Never Use Negative Keywords
Right now on eBay there are 4,707 auctions with the term “never used” in their listing title. There are 1,603 listings with the term “never opened.” There are 2,276 auctions with “never worn” in the title.
This is bad news for the seller who wants to rank high in the Best Match search results for items that are new. Why? The keywords you include in the listing title can have a positive or negative impact on your auction’s rankings in the search results. This determination is based on bidders’ past history for listings with those words for a particular search query.
If listings with words in the title like mint or New in Box (NIB) tend to get clicked on, added to watch lists, bid upon, or purchased for a particular search query, they will help auctions that include those words rank higher in the Best Match search results.
Conversely, if keywords like used, opened or worn tend to be avoided by bidders who are searching for new items, these words will have a negative impact on auction listings that include them – regardless if they are preceded by the word never.
Here’s an extreme example. Use the BayEstimator to analyze the effects of the listing title underwear never worn against the search query underwear. Now use it with the title new underwear. That’s a 20% increase in my auction title’s Best Match relevance score. I also have 7 more characters in the title when I use the word new vice never used which affords me more room to include other valuable keywords such as mens, sexy, briefs, or boxer.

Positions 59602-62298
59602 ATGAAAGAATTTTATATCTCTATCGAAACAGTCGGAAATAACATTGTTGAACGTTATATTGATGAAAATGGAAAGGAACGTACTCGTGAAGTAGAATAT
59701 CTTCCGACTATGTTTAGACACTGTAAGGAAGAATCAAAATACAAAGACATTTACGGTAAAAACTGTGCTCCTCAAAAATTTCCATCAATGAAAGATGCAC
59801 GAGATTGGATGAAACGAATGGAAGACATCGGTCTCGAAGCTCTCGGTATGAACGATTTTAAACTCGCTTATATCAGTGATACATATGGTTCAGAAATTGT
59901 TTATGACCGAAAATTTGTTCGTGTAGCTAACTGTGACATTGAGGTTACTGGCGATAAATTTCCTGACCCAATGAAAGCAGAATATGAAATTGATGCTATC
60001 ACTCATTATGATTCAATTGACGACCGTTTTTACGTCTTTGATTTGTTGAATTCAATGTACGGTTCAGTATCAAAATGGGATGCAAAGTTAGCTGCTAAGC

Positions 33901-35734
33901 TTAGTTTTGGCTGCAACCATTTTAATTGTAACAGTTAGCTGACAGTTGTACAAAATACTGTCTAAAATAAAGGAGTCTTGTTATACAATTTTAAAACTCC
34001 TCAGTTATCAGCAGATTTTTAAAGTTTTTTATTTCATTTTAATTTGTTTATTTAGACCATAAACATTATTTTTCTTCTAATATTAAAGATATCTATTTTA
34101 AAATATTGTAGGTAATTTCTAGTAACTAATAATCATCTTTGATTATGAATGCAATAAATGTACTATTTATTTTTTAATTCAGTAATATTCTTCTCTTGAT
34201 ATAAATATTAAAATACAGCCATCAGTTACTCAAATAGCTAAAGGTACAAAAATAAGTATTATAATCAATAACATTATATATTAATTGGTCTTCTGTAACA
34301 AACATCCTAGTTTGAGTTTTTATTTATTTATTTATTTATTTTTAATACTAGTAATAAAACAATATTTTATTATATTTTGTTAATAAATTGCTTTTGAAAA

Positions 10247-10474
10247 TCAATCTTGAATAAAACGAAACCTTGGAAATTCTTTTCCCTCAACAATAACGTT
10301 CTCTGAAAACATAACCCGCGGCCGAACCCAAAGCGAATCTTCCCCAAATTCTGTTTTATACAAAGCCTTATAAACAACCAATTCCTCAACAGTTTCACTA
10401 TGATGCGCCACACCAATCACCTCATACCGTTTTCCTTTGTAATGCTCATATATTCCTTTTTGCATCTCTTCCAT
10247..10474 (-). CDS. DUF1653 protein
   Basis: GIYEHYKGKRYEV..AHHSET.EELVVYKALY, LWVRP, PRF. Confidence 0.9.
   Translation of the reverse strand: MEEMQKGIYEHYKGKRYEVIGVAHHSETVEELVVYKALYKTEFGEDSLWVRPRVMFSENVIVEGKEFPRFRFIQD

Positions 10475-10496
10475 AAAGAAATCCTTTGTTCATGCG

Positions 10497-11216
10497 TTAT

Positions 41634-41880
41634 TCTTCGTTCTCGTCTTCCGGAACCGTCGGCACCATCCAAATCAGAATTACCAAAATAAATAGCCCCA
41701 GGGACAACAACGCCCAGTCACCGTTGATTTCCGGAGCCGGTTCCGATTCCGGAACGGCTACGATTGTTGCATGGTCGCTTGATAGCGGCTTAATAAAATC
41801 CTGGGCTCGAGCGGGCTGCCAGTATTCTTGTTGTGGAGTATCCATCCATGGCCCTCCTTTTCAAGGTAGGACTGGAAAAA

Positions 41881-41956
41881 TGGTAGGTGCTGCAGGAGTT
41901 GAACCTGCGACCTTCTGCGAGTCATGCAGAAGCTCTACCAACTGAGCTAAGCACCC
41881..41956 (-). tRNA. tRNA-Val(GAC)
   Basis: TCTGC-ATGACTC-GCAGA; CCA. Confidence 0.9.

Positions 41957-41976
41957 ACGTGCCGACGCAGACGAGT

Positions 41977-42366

Keywords are the words that the eBay seller includes in the precious 80 characters of the listing title. These words are used to determine the relevancy and desirability scores of the auction listing. Selecting the right keywords represents the most efficient way to influence your search result ranking in Best Match.
1Chris Audet, Best Match: Don’t Get Left Out, http://blog.marketingtips.com/ebay-best-match/selling-on-ebay (April 2008).